Digital demand leads to German presence

October 03, 2021 | 10:00
German financial institutions and digitally-led banking platforms are doubling down on their efforts to stand in the good stead of Vietnam’s market, following various endeavours the two countries have upheld since its strategic partnership began.
Digital demand leads to German presence
Deutsche Bank this summer unveiled new post-trading features for offshore corporates. Photo: Thanh Tung

Berlin-headquartered software-as-a-service banking platform Mambu last month partnered up with two Vietnamese digital banks, Timo and Cake – a collaboration between Be Group and VPBank – to leverage the benefits of a cloud-native core banking platform to significantly scale their tech-driven services.

The banking technology vendor became the first German unicorn in 2021. Mambu targets to accelerate its mission to make banking better for a billion people around the world, simplify the way financial products are built and serviced, and address one of the largest, most complex global market opportunities that is still in its infancy, of cloud usage.

Mambu’s general manager in Vietnam Pham Quang Minh said, “What we are seeing in Vietnam, in particular, is that increasing demand for online and mobile banking services from consumers is driving the digital transformation of banks.”

“There has also been a huge increase in the country in terms of a huge appetite for e-wallets, payments via smartphones and QR codes, and increasing demand for buy now, pay later models, particularly amongst those segments of the population that remain unbanked or underbanked,” Minh added.

“Vietnam’s consumers are demanding digital financial solutions and our industry is rising to the challenge, with banks like Timo, TNEX, and Cake at the cutting edge of digital banking gaining attention around the world. This is an exciting time for Vietnam. Those banks that are reluctant to take a digital leap risk becoming extinct,” he emphasised.

Besides the digitally advanced Mambu, other traditional financial institutions have remained steadfast in Vietnam’s financial market, whilst the European Central Bank would maintain its stimulus in the form of ultra-low interest rates to blunt the economic impact of the prolonged pandemic.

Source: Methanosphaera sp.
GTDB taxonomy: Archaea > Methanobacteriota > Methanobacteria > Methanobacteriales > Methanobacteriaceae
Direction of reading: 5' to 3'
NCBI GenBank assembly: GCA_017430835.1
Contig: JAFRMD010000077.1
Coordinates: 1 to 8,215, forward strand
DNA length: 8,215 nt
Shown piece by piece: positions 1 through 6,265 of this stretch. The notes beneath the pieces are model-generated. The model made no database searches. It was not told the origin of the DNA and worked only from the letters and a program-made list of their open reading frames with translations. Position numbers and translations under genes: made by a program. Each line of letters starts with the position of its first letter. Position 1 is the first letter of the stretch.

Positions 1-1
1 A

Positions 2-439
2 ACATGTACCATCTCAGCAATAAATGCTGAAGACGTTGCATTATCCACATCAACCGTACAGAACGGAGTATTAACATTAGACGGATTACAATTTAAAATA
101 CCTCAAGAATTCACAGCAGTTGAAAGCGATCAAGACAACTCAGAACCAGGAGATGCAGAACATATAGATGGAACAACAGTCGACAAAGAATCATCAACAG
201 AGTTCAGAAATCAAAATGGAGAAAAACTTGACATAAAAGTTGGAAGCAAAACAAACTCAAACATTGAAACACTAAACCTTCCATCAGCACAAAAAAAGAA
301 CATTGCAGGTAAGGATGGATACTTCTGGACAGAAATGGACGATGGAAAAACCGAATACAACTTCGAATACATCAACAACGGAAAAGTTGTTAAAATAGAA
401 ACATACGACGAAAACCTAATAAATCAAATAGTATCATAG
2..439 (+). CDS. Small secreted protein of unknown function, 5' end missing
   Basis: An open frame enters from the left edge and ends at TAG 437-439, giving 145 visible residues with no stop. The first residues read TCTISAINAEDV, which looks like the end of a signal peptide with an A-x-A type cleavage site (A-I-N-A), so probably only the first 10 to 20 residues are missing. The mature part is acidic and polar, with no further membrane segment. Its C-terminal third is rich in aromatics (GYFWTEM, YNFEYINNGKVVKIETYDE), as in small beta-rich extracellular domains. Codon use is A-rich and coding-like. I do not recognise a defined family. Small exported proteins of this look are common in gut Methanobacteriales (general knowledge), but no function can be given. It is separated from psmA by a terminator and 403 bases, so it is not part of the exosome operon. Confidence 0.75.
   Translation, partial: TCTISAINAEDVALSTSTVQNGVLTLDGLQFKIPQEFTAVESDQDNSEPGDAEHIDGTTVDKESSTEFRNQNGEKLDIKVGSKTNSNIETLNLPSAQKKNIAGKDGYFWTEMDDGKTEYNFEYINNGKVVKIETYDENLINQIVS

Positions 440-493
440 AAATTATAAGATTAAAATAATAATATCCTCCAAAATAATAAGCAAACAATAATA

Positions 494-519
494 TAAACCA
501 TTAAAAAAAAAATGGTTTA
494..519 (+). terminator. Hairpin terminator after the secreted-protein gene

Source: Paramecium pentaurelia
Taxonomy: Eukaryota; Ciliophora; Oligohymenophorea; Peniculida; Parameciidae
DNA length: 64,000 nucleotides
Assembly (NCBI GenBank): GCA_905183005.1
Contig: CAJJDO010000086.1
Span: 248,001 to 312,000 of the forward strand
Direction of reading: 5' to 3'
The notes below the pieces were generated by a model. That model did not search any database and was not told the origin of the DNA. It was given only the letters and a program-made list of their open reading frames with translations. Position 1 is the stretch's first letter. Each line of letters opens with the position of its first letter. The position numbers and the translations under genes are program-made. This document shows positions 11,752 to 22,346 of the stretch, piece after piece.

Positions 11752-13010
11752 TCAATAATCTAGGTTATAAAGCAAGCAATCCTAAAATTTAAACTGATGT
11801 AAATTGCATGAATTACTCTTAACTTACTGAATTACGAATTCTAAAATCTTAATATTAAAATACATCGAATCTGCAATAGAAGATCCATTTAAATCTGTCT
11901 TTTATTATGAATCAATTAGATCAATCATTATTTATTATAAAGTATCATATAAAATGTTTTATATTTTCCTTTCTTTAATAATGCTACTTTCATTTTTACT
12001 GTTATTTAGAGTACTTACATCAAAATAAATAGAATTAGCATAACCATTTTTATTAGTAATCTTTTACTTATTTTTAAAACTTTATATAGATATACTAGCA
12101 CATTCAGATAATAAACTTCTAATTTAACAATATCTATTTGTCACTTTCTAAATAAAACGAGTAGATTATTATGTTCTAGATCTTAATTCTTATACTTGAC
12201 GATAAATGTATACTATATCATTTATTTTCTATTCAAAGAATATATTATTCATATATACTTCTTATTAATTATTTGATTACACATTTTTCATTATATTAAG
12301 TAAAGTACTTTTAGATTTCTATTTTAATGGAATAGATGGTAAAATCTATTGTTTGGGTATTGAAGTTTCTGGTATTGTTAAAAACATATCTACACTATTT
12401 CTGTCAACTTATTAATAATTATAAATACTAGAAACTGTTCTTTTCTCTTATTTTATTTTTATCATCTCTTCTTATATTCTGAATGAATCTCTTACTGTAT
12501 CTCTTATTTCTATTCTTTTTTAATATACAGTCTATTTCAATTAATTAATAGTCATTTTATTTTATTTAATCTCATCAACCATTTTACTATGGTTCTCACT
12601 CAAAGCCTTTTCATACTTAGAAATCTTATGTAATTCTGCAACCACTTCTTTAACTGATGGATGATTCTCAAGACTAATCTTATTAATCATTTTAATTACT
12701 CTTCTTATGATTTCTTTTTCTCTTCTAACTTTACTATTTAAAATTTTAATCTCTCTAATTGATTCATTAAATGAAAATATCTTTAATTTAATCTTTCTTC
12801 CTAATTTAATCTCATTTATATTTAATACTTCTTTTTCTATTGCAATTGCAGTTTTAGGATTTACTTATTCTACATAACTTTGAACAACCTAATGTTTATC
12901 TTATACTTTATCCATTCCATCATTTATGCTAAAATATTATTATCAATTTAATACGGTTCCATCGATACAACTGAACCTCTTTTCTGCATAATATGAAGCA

In June, German Investment Corporation (DEG), the leading European financial institution under German state-owned development bank KfW, began to cooperate with HDBank to open a German desk in Vietnam, its seventh worldwide.

With this cooperation, HDBank became the first bank in this country to open specialised services for German businesses in the country. It is the third specialised service for foreign businesses after the Japanese, Chinese, and Taiwanese equivalents.

Last year, HDBank issued convertible bonds worth $30 million to DEG. HDBank’s success in mobilising long-term capital from major institutions in the world such as DEG has reaffirmed its brand value and reputation in the international market.

Along with the prospects of Vietnam’s banking industry, HDBank is a leading prestigious brand with a strong and sustainable development capacity that meets the expectations of domestic and foreign investors.

At the same time, DEG and HDBank will strategically work together to develop products, services, and finance packages for German businesses in Vietnam as well as Vietnamese exporters to Germany and Europe.

On its website, KfW states that with a new socioeconomic development strategy which promotes a sustainable growth strategy, Vietnam’s government wants to achieve further progress in relation to the economy, social issues, and the environment over this decade. From 2013 onwards, KfW’s bilateral development cooperation with Vietnam has been based on the Vietnamese approach to promoting a green growth strategy.

Some of KfW’s involvement in Vietnamese projects include sustainable development and measures to adapt to climate change, such as its efficient power grids in small- and medium-sized cities, or its promotion of sustainable forest management and biodiversity.

However, regarding its assistance with Ho Chi Minh City’s Metro Line 2, challenges still colour the landscape. KfW’s loan for the metro line is worth approximately $313 million. Notwithstanding, due to the slow infrastructure process, KfW only agreed to “extend the disbursement period of non-refundable official development assistance until December 30, 2026,” the bank said in its dispatch to the Ministry of Finance (MoF) in early August.

Meanwhile, Deutsche Bank ramped up its presence in enabling offshore institutions and corporates to better manage their exposures to Vietnam’s currency by launching new features in June for post-trade activities on its foreign-exchange platform Autobahn.

“Under new regulations, foreign institutions and corporations now have more tools to hedge their exposure to local currency fluctuations,” said Deutsche Bank chief country officer Huynh Buu Quang. “These changes are a positive step towards deepening foreign participation in Vietnam’s fixed income markets, and help facilitate the growing volume of foreign investment into the country.”

State-owned lender VietinBank is the first and only Vietnamese bank in Europe with two branches in Frankfurt and Berlin.

By Celine Luu

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